Manchester United are struggling in the English Premier League not because of their performance but because of Glazernomics
Manchester United, the famed Premier League powerhouse, finds itself in the throes of a tumultuous period as the Glazer family, the club’s current owners, have put the team up for sale. Recent reports indicate that the bid from the “Nine Two Foundation”, spearheaded by Sheikh Jassim, has been spurned, while the Glazers are seemingly inclined towards considering a minority stake proposal from Sir Jim Ratcliffe. This development has incensed Manchester United’s loyal fan base, who have coined the term “Glazernomics” to epitomize what they perceive as a flagrant disregard for the club’s legacy and values.
The ownership conundrum shows no signs of resolution, casting a shadow of uncertainty over Manchester United. With the impending January transfer window looming, the absence of clarity regarding ownership looms as a significant impediment, making it arduous for both the manager and players to set and achieve goals. What exacerbates this dilemma is the pressing need for an immediate change in ownership, as the club’s financial woes have become glaringly apparent, portraying the Red Devils as a club on the brink of financial collapse.
Glazernomics: Breaking down the financials of Manchester United, 2023
The Old Trafford outfit’s robust global appeal has translated into record revenue generation, primarily driven by an impressive uptick in both commercial and matchday earnings. The club’s strategic partnerships with industry leaders such as Adidas and Snapdragon have significantly bolstered its financial standing. Notably, the cumulative ticket sales for the 2022/23 season surpassed the figures achieved during the highly successful 2016/17 season, underscoring the club’s enduring popularity among fans. Manchester United’s overall revenue climbed to a remarkable £648.4 million, indicating a substantial 11.2% increase from the previous year. Despite encountering a decline in broadcasting revenue, the club’s strong performance in the commercial and matchday segments, with a notable growth of 17.5% and 23.4%, respectively.
Debt/Liabilities and Losses
Despite reaping a staggering revenue of £648.4 million and successfully cutting down on the wage bill by £52.7 million, the club’s owners have reported a substantial net loss of £28.6 million. This downward trend in profitability is a cause for concern, as Manchester United last recorded a profitable year in 2019. Over the course of the previous five fiscal years, the owners have accrued cumulative losses totalling £199.5 million, painting a precarious financial picture for the iconic Old Trafford-based club.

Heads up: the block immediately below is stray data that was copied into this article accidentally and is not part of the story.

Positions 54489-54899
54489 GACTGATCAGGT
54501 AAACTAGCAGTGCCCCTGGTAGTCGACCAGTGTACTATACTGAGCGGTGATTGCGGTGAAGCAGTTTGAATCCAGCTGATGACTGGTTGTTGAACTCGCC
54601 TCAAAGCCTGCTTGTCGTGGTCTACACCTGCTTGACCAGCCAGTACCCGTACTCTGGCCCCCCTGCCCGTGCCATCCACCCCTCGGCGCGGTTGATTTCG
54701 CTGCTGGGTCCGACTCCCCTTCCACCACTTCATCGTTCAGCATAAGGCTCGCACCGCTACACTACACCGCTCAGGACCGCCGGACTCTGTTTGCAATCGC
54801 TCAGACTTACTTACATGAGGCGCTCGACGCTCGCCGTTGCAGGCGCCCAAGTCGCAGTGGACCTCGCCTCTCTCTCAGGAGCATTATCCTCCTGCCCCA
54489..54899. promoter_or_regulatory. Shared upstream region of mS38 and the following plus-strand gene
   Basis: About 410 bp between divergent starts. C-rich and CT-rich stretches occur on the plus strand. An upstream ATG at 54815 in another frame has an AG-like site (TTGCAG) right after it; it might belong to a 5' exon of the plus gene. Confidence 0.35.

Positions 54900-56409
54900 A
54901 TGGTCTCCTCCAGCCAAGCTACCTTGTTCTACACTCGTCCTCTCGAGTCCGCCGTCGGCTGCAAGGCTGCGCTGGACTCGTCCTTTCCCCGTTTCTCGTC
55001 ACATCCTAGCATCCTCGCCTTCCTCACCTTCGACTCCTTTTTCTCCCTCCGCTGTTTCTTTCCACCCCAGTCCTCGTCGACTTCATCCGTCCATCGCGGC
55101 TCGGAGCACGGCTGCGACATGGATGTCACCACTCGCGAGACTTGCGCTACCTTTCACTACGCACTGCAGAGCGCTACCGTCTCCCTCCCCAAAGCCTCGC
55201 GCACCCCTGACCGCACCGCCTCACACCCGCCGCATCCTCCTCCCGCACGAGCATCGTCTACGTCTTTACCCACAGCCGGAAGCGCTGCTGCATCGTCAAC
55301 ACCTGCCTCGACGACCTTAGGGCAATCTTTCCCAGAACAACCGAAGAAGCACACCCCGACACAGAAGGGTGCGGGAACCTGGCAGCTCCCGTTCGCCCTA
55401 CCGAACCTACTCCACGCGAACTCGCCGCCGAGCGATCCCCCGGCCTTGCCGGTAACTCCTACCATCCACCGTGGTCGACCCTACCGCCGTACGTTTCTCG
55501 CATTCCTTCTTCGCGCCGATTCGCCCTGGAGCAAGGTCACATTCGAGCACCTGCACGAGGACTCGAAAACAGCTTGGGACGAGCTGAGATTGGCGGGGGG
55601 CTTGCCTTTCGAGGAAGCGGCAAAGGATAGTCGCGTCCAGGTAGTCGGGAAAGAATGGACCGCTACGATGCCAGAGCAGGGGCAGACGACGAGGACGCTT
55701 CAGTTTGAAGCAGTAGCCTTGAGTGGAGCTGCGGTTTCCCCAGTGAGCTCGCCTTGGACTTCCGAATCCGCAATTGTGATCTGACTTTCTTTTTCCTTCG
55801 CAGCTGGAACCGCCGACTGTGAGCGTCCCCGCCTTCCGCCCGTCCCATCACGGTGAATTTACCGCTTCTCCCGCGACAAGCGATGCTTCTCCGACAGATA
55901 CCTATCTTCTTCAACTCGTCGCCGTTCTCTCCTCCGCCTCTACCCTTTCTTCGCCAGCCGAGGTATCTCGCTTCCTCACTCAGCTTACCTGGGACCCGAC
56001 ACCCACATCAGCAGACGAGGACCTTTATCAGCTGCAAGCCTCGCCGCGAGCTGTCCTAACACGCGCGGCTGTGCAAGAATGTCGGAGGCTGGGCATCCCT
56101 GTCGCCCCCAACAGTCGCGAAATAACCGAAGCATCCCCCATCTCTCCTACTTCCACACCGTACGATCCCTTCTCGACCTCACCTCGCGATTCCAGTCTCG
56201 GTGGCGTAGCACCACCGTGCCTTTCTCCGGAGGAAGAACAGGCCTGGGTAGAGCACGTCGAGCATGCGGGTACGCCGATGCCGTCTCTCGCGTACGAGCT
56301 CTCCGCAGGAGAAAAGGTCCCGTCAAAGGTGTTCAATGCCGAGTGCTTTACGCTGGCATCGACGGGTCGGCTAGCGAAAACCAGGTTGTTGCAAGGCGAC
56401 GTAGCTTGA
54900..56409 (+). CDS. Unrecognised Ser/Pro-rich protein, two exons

Furthermore, the financial woes of the club have been exacerbated by a substantial increase in debt. What was once a liability of under £1 billion in 2021 has now ballooned to £1.21 billion. As of June 30, 2023, Manchester United’s total indebtedness stands at £613.3 million, with an additional debt of £275.2 million under the secured term loan and revolving rate facilities, bringing the gross debt to £ 889 million.
Despite these concerning developments, the owners have attempted to maintain a positive front, citing depreciation and amortization to showcase an EBITDA of £15.4 million, enabling them to withdraw dividends. This move has drawn criticism, with many viewing it as a detrimental practice given the club’s precarious financial state.
In the transfer window in 2022, Manchester United recorded an income of £31.6 million. However, the club made substantial investments, spending a sum of £156.2 million to secure the talents of renowned players such as Antony, Casemiro, and Sancho.
Moving on to 2023, the club’s expenditure on player acquisitions escalated further, reaching £207 million. Notably, this expenditure was facilitated through credit arrangements, with the club planning to spread the transfer fee payments over a five-year period. To enable these signings, the club resorted to borrowing, and drawing down funds on three separate occasions throughout 2023. As of June 30, 2023, the club has already borrowed £260 million out of a total of £300 million through revolving facilities.
As the club continues to rely on borrowings, the debt burden shows no signs of abating. Consequently, the interest payments on overdrafts and revolving facilities have experienced an upward trajectory, increasing from £23.03 million in 2022 to £30.7 million in 2023.